Teaching in the 21st Century

Traci GardnerTraci Gardner, known as "tengrrl" on most networks, writes lesson plans, classroom resources, and professional development materials for English language arts and college composition teachers. She is the author of Designing Writing Assignments, a contributing editor to the NCTE INBOX Blog, and the editor of Engaging Media-Savvy Students Topical Resource Kit.

What If Students and Teachers Tweeted for Help?

posted: 7.22.09 by Traci Gardner

I’m jealous of @comcastbonnie. Okay, that’s a little extreme. I wish I had the resources she has and could use them to help writing students and teachers.

Bonnie Smalley, also known as @comcastbonnie, was the focus of “A Day with 400 Tweets Starts with Simplicity,” a recent New York Times article that describes how she provides customer service for the cable TV and Internet service provider Comcast.

As the article explains, Smalley is “one of 10 representatives who reach out to customers through social networks, rather than waiting for them to find Comcast’s support site.”

Imagine if we could do the same thing to help student writers! I’d love to prowl the Internet, on the lookout for students lamenting that they can’t figure out an assignment or they can never remember how to use the semicolons.

If I ran a writing center, I’d set up and publicize a school hashtag and then ask online tutors to watch for basic questions. In quick exchange on Twitter, a tutor could answer simple questions about grammar and punctuation, define literary terms, and point to additional explanatory Web pages on a site like the Purdue OWL or Colorado State’s Writing Studio. When student writers ask more complex questions, tutors can encourage them to set up an appointment for a more in-depth session.

If we could support students the way @comcastbonnie runs customer service, writing program administrators might monitor the Internet for questions about program requirements, prerequisites, and course registrations. An English Department could answer similar questions for majors and minors as well as for incoming students and those interested in applying.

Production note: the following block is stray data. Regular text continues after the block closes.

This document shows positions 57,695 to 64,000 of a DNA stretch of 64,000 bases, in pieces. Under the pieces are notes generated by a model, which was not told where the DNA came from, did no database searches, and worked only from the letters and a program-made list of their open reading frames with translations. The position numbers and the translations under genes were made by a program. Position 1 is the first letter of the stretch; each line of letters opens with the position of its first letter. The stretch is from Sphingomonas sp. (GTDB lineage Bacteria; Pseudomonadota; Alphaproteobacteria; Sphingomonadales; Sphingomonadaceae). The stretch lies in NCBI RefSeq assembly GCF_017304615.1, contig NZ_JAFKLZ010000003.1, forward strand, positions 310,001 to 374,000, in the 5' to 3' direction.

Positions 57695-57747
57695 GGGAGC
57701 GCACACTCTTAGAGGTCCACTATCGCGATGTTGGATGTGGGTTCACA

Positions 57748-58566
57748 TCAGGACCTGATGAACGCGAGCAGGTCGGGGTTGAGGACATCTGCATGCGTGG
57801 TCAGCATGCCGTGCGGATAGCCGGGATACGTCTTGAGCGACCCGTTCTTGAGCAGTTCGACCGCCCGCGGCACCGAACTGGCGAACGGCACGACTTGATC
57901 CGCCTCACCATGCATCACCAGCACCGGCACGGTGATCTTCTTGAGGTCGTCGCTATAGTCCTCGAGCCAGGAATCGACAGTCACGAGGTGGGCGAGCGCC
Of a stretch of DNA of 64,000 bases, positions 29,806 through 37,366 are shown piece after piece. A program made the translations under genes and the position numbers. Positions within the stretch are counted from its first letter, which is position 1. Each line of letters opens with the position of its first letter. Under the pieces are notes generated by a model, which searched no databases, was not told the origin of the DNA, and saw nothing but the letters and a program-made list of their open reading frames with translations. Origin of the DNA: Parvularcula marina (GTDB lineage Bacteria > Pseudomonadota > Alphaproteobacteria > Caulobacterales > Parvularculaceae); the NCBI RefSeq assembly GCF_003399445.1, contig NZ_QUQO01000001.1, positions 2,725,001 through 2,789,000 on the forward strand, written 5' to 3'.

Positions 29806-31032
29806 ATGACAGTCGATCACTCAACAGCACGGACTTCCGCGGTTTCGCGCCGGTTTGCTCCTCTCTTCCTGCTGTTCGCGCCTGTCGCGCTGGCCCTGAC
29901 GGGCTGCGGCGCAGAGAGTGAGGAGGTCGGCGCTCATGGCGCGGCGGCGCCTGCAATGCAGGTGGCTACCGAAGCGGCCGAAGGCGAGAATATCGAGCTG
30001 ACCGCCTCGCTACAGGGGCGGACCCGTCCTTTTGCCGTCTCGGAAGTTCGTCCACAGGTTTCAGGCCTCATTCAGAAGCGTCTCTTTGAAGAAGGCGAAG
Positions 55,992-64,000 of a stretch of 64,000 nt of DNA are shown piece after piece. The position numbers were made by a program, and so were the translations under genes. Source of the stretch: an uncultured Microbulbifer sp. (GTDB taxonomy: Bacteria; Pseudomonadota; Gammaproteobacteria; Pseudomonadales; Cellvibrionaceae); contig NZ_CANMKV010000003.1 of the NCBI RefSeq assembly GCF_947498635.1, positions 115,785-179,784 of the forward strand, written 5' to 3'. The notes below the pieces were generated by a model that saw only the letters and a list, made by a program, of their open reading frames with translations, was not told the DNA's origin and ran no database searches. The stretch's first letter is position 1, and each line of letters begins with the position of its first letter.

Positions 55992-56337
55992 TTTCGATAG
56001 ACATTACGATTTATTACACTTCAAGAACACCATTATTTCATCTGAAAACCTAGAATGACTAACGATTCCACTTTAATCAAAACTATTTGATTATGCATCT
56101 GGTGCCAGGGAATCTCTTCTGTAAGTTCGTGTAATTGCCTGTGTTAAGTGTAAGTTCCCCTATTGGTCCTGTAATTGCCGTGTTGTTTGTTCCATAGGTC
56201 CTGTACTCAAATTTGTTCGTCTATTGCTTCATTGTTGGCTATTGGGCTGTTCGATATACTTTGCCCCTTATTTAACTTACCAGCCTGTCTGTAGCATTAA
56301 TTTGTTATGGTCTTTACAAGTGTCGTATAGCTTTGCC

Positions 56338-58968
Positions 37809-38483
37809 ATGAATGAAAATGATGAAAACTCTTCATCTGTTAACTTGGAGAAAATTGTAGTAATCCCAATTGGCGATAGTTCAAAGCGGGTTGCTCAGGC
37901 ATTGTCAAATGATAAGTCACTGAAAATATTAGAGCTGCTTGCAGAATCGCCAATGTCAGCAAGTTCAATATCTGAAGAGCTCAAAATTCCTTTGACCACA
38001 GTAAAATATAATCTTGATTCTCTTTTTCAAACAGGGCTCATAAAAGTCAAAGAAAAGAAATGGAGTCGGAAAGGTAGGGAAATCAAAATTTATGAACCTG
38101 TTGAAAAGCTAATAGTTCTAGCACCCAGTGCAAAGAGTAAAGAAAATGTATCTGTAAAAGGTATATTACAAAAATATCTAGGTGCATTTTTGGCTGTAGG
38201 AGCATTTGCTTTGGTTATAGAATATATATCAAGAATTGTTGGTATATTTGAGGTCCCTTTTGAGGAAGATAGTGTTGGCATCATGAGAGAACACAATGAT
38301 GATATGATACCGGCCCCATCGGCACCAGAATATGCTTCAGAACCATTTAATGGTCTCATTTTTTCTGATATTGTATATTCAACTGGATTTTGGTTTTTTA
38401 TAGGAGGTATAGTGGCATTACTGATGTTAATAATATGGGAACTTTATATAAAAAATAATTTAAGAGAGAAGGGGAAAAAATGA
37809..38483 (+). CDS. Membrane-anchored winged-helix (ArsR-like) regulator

But why limit the help to students? Just think how we’d benefit as teachers from having someone out there on the Internet dedicated to helping us find what we need just when we need it — whether it’s standards and guidelines, convention details, or a second opinion on a troublesome situation. Wouldn’t it be great if someone could “reach out” and give them the help they need when they need it? Now there’s a job I’d love to have!

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Categories: Collaboration, Professional Development, Student Success, Teaching Advice, Writing Center
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One Response to “What If Students and Teachers Tweeted for Help?”

  1. Jill, Baker College Says:

    Something interesting and somewhat related happened to me in class last week. I had a student text me during class to let me know he was confused.

    Now, for a moment, I was sort of angry. “Raise your hand!” I wanted to yell. But then again, this student was of the brash, loud, and confident type–I don’t think he wanted to admit that he didn’t know what was going on. I got the message pretty clearly anyway as my cell phone was out on my desk. I was able to go back over part of the lesson. His writing the next week? So much better than it has been.

    I was thinking on the way home that day that using twitter or texting for something similar could be interesting. I’ve seen people live-tweeting conferences, and I guess I wouldn’t mind them doing so for my course *if* I could view what they were writing. If I’m privy to that knowledge then I can adjust what I’m talking about if needed. Sure, if somebody’s bored because the material is old news to them but new to other students I’m not going to change the plan. But if everybody is bored, or confused, well…..

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